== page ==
PARIS (Reuters) - Nokia NOK1V.HE, the world’s top cellphone maker, was encouraged by a European Union decision last week to approve TomTom’s (TOM2.AS) acquisition of Tele Atlas TA.AS as it seeks to buy U.S. digital maps firm Navteq NVT.N, Nokia’s finance head said.
“It was encouraging to me. It was right, and encouraging,” Rick Simonson told the Reuters Technology, Media and Telecoms Summit in New York in comments heard by conference call in Paris on Monday.
In March, the European Commission opened an in-depth investigation into Nokia’s $8.1 billion offer for Navteq. Nokia has received all other necessary approvals for the deal, including from United States authorities.
“Our discussions are productive there, they continue to be,” Simonson said.
“We believe that we presented in the agreement how we would fairly handle fair, non-discriminatory offering of map data to other users ... that’s the heart of why there isn’t a competitive issue here,” he said.
The European Commission has told customers and competitors of Nokia and Navteq that their deal resembles the TomTom-Tele Atlas transaction in some ways, confidential Commission questionnaires obtained previously by Reuters showed.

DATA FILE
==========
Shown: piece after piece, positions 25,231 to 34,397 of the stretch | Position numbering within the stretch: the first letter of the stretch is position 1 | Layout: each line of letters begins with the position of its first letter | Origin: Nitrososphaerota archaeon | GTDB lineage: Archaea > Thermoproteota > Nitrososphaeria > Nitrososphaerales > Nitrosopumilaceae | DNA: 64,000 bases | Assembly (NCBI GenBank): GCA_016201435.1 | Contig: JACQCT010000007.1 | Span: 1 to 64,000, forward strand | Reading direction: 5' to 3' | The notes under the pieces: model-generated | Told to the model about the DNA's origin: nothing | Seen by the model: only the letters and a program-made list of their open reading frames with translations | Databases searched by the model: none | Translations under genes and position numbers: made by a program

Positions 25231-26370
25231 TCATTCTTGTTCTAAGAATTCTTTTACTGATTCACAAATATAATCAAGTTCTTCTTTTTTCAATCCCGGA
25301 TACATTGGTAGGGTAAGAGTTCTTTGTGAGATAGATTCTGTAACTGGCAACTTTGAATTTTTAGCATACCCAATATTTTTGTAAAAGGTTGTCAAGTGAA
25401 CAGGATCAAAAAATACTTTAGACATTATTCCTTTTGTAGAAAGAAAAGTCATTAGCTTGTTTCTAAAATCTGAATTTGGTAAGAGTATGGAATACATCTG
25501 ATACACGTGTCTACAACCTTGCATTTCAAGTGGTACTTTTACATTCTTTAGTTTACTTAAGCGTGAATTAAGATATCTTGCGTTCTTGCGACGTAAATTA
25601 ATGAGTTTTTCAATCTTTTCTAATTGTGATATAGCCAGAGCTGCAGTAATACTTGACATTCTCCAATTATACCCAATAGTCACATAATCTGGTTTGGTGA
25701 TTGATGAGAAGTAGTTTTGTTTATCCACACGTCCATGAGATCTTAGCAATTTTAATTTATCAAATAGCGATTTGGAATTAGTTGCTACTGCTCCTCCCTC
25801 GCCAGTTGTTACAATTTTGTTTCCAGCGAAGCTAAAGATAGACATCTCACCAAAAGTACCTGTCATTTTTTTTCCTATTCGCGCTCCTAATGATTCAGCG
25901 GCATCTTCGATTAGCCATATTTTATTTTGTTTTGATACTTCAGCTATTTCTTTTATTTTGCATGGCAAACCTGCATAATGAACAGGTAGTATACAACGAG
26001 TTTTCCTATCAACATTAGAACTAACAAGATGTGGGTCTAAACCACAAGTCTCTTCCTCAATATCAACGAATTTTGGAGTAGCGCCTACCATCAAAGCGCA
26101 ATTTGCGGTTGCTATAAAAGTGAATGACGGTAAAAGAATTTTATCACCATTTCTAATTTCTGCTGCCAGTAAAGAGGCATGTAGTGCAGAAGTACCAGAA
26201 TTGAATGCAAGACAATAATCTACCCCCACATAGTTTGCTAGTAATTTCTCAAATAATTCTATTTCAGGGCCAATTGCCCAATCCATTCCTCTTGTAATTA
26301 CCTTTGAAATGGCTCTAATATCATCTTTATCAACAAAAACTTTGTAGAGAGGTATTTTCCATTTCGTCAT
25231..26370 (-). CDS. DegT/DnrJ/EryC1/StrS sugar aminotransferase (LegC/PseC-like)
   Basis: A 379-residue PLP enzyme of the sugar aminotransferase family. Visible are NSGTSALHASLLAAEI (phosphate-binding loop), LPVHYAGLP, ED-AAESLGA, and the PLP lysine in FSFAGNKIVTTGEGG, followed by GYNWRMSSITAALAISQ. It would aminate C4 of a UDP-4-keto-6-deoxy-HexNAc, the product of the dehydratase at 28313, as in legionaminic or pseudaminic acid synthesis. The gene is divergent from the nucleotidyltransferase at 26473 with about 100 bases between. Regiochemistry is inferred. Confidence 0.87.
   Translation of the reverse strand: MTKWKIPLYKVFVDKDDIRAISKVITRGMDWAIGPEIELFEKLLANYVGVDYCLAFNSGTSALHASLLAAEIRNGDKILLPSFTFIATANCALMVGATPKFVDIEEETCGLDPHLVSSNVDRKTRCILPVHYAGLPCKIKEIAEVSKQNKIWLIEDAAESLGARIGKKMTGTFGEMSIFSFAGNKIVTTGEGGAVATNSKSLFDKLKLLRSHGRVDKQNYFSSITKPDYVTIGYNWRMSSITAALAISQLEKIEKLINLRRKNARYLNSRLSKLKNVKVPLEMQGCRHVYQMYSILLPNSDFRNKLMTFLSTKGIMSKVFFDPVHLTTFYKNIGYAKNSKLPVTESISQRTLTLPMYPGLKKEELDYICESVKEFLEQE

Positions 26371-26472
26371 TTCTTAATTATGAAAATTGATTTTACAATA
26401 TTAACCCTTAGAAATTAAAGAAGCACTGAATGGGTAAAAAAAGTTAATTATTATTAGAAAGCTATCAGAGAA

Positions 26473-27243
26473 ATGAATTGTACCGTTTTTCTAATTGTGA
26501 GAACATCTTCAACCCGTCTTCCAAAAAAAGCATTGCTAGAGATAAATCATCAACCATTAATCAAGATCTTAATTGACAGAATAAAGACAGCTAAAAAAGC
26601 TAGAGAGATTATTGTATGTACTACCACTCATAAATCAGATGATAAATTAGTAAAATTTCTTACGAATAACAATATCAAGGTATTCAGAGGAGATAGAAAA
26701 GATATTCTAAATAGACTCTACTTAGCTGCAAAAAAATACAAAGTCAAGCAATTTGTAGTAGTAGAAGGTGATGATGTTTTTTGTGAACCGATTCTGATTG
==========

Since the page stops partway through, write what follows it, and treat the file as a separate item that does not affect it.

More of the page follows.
But some of the facts of the case were different from the TomTom-Tele Atlas deal.
Nokia is looking for new revenue sources as the mobile phone industry matures and buying Navteq would give it a stronghold in the navigation business, one of the fastest-growing segments in the technology industry.
It is also one of the cornerstones of Nokia’s new push towards Internet services. The cellphone maker wants to benefit from close access to maps, the value of which it expects to raise by adding context such as geographical data to its Internet services.
”We remain very bullish on this,“ Simonson said. ”When you start to bring context in ... that’s really where the revolution is going to be.
“Bringing some of the fixed-line Internet models to the mobile device, that’s why Navteq is a core element to build and accelerate what we are already doing.”
The Commission has until August 8 to decide, but usually acts a week or two early.
For summit blog: summitnotebook.reuters.com/